The Five Weirdest Revelations From the McDonnell Trial
In his ongoing federal trial for corruption, the former GOP chief executive of the Old Dominion described his relationship with his wife, Maureen, in detail on the witness stand over the past day and half. Together the two are facing a 14-count indictment accusing them of improperly using their influence to aid a businessman in exchange for gifts and loans. But it wasn’t a functioning partnership—Bob McDonnell’s testimony seemed intended to show that their marriage of nearly 40 years had broken down so completely that the two could not conspire together. As a result, much of what the former governor has said in court makes their marriage look more like Sid and Nancy than Ozzie and Harriet. Here are five of the strangest revelations from the stand:
1. Maureen McDonnell’s pitch to Ann Romney—suggesting Anatabloc could help her multiple sclerosis—was a “train wreck.”
The trial revolves around whether McDonnell and his wife used his office to benefit Jonnie Williams Sr., of a company called Star Scientific. Williams was trying to promote Anatabloc, a dietary supplement developed by his company. Jurors must decide if the McDonnells inappropriately aided in that effort in exchange for loans and gifts. Maureen McDonnell was particularly enthusiastic about the product and went so far as try to pitch Ann Romney about the drug’s benefits. While the McDonnells were stumping for Mitt Romney before the South Carolina primary in 2012, Maureen cornered Ann Romney on the campaign bus and started to tell her about Anatabloc, which she thought might help Romney’s multiple sclerosis. Aides quickly stopped the conversation, which one previously described in testimony as “a train wreck.” But they didn’t act quickly enough, and as a result the Virginia governor felt “a little embarrassed.”
2. Bob to Maureen: “I want to be in love, not just watch movies about it.”
A heartfelt and somewhat pathetic note the then-governor wrote to his wife in September 2011 was revealed in court on Thursday. In the note, which began, “I love you,” McDonnell wrote: “I am sorry for all the times I have not been there for you and have done things to hurt you. I know I am a sinner and keep trying to do better. But I am completely at a loss as to how to handle the fiery anger and hate from you that has become more and more frequent.” He then went on to admit, “I am very lonely sometimes” and expressed his regret that “our private life though has great heartache.” McDonnell ended by noting, “I love you and want to help make you happy and our family endure. I will do anything possible to try to fix our marriage if you will work with me.” She never responded.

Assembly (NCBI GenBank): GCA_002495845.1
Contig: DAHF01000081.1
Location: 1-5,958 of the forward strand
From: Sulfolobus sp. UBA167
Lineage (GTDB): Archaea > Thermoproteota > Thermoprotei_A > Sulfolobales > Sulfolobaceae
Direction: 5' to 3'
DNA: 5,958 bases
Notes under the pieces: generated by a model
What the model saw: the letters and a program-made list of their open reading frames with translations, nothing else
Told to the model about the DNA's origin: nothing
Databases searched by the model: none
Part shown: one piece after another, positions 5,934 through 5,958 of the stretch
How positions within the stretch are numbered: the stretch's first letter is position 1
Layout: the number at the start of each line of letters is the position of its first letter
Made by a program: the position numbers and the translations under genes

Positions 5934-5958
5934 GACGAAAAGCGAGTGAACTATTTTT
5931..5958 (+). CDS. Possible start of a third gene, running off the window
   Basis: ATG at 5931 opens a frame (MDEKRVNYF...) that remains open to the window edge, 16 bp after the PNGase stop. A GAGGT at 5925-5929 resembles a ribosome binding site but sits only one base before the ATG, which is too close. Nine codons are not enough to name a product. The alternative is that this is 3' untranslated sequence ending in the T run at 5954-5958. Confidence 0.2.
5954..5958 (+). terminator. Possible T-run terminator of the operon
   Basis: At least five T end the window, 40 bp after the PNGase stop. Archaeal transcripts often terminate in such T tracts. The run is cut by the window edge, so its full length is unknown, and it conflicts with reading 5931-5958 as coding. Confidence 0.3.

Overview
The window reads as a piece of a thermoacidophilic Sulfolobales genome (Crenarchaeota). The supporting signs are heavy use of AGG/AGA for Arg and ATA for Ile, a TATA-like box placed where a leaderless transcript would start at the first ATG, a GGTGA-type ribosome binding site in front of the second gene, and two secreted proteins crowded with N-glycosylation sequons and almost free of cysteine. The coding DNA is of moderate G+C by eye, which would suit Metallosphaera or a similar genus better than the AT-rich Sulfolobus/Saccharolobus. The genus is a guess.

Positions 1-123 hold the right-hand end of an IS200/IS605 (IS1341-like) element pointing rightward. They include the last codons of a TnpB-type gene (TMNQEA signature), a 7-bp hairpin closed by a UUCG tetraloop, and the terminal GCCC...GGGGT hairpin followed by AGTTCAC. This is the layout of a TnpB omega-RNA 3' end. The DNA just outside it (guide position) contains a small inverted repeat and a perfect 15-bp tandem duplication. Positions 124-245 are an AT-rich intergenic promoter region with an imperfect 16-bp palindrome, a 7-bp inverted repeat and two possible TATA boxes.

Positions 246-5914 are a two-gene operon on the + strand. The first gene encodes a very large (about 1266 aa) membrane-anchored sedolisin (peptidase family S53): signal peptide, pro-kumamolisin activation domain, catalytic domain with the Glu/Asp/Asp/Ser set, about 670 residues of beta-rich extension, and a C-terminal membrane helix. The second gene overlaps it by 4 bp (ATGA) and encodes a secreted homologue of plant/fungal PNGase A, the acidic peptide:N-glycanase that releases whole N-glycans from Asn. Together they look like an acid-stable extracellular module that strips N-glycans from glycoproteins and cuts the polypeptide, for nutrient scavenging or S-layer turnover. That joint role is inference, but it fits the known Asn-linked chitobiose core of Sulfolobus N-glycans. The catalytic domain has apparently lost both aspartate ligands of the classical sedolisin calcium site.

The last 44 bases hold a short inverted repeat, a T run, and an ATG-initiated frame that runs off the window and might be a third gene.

3. McDonnell was hurt by his wife’s relationship with Williams.
The former Virginia governor said he was “hurt” when he discovered his wife had exchanged 950 phone calls and text messages with Jonnie Williams in 2011. By contrast, McDonnell said he exchanged a few texts with Williams and left one phone message for him that year, a claim disputed by Williams. Despite the alleged lack of long-distance communication, McDonnell still vacationed at Williams’ lake house, played rounds of golf at a country club on Williams’ tab, and drove Williams’ Ferrari.
4. McDonnell is out of the house and living with his priest.
McDonnell revealed in court that he had moved out of his house about a week before the trial and was now living with his priest in the rectory of St. Patrick’s Catholic Church in Richmond. The former governor said he felt that returning home during the trial would cause even more tension in a marriage that he already described as “basically on hold.”
5. A phone call from President Obama stopped a fight between the McDonnells.
The morning after McDonnell was elected governor in 2009, his wife was screaming at him about what she would wear that day. Amid the noise, McDonnell’s phone rang several times. When he finally picked up, the voice on the other end asked him “to hold for the president of the United States.” The governor-elect then proceeded to have a seven-minute conversation with Obama that apparently defused the domestic situation.